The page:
Summary: Luke's use of language in his first two sentences of Acts chapter 2 sets up an incredible contrast. Verse one captures the togetherness of the pre-Pentecost community; verse two shows the Holy Spirit bursting the community into the world. As I contemplate the church over the centuries, I wonder if we always stand between verse 1 and 2; full of love and community, but waiting for the awesome movement of the Spirit to push us outside of ourselves. Moving churches out of their walls is a Herculean task, but God is up to it!
Image one: The pre-Pentecost community (Verse 1 captures all of chapter 1)
ομου + επι το αυτο ("together" and "all together") Luke uses a
rather redundant phrase. Both halves mean "together"; in English he basically
wrote "They were together with each other in the same place." Luke wants to
drive the point across that they were united. It is important to note that a united church is not a church in mission; a united church is a church waiting for mission.
(Snarky side comment: The church of Acts 1 may as well be called First Lutheran Church of Jerusalem. Great doctrine. Great fellowship. Perfect Committee Structure. No outreach.)
εν τω συμπληρουσθαι
(συμπληροω; fulfill) To the point: By employing this particular construction,
Luke makes it clear that they did not simply come together on Pentecost, but
they had been together for a while. A few other points here about the verb fulfill:
* The verb fulfill occurs three times in just a few verses. The days of Pentecost were being fulfilled; the house was filled; now the people are filled.
* The verb is in the present suggesting it is
ongoing action; especially when paired with an imperfect as the main verb.
The notion suggested here is that they have been together (rather obediently!) since Jesus told them to wait.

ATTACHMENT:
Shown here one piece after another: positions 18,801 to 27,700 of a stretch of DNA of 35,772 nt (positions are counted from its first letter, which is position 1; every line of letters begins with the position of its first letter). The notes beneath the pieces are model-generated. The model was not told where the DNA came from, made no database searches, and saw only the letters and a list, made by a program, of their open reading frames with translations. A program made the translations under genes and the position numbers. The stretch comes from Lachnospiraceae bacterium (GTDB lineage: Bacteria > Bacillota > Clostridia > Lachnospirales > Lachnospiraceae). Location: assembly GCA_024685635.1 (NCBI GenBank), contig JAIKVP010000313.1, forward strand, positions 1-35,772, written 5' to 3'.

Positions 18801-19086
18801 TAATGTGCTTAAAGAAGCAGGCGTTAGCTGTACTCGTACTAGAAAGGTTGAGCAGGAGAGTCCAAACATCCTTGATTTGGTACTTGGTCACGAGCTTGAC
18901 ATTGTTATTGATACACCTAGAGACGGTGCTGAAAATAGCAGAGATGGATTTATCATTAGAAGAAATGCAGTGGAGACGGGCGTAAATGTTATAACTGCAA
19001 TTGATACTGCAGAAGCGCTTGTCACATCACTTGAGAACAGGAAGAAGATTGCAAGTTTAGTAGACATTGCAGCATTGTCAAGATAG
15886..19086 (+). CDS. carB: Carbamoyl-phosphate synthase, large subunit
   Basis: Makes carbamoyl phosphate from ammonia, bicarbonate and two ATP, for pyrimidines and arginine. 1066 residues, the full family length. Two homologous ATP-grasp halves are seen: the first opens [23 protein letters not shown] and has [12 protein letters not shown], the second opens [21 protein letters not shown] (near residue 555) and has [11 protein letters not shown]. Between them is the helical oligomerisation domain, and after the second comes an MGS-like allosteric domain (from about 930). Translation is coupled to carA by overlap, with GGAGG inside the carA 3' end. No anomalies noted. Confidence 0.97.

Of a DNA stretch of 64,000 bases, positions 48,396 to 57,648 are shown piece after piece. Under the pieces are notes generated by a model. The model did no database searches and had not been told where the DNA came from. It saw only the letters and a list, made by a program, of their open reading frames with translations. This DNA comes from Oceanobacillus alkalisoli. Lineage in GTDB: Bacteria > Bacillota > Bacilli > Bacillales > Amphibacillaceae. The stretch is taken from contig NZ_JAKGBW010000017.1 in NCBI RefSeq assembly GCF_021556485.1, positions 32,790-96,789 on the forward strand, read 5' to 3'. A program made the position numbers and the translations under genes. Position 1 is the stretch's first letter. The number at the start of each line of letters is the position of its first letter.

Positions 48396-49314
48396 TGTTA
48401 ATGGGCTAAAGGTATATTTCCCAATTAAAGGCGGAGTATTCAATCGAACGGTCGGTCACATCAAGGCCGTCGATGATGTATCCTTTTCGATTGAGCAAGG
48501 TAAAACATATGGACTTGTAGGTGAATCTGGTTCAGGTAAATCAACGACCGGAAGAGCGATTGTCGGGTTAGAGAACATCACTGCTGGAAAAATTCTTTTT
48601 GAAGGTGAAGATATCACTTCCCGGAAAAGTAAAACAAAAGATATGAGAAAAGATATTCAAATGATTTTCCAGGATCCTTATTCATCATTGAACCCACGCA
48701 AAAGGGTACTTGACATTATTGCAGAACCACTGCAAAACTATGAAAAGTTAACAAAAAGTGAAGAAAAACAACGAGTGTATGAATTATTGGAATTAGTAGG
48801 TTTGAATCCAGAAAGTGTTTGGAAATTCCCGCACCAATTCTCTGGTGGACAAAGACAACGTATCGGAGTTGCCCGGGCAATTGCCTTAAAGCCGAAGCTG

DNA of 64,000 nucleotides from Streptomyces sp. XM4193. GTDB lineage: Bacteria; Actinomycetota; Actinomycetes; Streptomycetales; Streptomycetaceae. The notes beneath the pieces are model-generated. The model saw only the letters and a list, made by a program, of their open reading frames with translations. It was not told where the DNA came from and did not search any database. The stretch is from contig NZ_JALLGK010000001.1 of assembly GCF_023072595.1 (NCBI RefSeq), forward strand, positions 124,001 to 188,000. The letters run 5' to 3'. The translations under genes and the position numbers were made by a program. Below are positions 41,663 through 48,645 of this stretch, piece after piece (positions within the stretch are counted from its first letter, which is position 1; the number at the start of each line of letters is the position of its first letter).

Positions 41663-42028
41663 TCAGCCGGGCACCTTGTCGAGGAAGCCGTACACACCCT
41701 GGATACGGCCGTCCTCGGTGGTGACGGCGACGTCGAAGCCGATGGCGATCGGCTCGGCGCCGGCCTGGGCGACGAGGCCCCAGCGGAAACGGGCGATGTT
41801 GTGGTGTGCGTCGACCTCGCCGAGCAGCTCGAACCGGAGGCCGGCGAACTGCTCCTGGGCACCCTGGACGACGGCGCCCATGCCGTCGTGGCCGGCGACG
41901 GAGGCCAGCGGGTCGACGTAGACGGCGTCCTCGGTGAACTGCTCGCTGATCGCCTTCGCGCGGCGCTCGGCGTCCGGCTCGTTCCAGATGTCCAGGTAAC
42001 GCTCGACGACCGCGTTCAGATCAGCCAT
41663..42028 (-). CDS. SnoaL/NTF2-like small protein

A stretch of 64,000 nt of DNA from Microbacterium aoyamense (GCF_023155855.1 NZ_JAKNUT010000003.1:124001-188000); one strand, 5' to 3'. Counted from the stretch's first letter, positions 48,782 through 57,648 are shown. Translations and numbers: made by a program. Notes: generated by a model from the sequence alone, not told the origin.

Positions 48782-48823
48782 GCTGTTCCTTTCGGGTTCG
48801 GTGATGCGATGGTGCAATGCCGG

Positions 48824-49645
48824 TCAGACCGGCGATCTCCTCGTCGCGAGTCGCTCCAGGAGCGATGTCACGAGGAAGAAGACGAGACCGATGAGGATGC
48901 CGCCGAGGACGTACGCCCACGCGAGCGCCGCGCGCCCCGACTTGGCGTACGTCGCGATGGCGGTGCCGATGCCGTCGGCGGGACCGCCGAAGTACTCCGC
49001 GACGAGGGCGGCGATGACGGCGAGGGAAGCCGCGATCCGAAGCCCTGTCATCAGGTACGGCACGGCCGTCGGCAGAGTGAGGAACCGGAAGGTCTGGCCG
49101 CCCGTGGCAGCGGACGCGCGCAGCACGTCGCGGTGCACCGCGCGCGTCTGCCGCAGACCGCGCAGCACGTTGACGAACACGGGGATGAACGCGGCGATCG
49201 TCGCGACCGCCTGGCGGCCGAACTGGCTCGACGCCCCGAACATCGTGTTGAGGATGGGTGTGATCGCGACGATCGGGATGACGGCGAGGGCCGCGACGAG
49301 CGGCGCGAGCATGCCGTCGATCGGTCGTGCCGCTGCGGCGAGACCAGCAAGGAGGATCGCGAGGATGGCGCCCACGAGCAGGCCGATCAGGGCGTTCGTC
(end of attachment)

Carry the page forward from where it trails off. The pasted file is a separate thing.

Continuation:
* Purely grammar note: Chapter two begins with an articular infinitive using the construction, εν τω + infinitive which means "During the ..." In this case, the verb is "fulfill."
Summary, Luke does not simply imply "The group was assembled for the
celebration" but rather, "As the day of Pentecost approached, they were
continually together in the same place."
The Spirit comes [vs 2 (and the rest of Acts)]
ηχος ("sound"; literally
echo!) The Spirit comes as an echo...that has reverberated across the
φερημενης (φερω; "carry") The wind that comes is a carrying wind;
a wind that will carry the disciples outside of their walls.
("violent") When this word occurs in the OT, it describes the wind blowing back
the waters during Exodus. Maybe that is one metaphor for the Spirit's
activities during the 21st century: Making a way through the troubled waters for the church.
Interestingly, this word is used in classical Greek to describe the "power" or
"strength" of Hercules. This may also be a way to think about the Spirit --
overcoming the Herculean task of getting Christians to leave the door.
Sometimes this might take shaking things up a bit!
To put this together,
the Spirit carries with it...a hint of upheaval...that echoes across the
A few other points:
ευλαβης ("devout"; 2:5) The men in Jerusalem are considered "devout".
Interestingly, Simeon was labeled as devout as well -- a rather rare
term in the NT (only used four times). As Jesus was revealed (as a
baby) to a devout man, the church was revealed (as a baby!) to a devout
ιδια διαλεκτω ("Our own language" literally "the idiom dialect"; 2:6) Luther hits the nail on the head: Muttersprache.
ακουω ("hear"; 2:6,8
and 11) This verb means listening.
Perhaps the more important activity of the Holy Spirit is working on the
ears of the listener!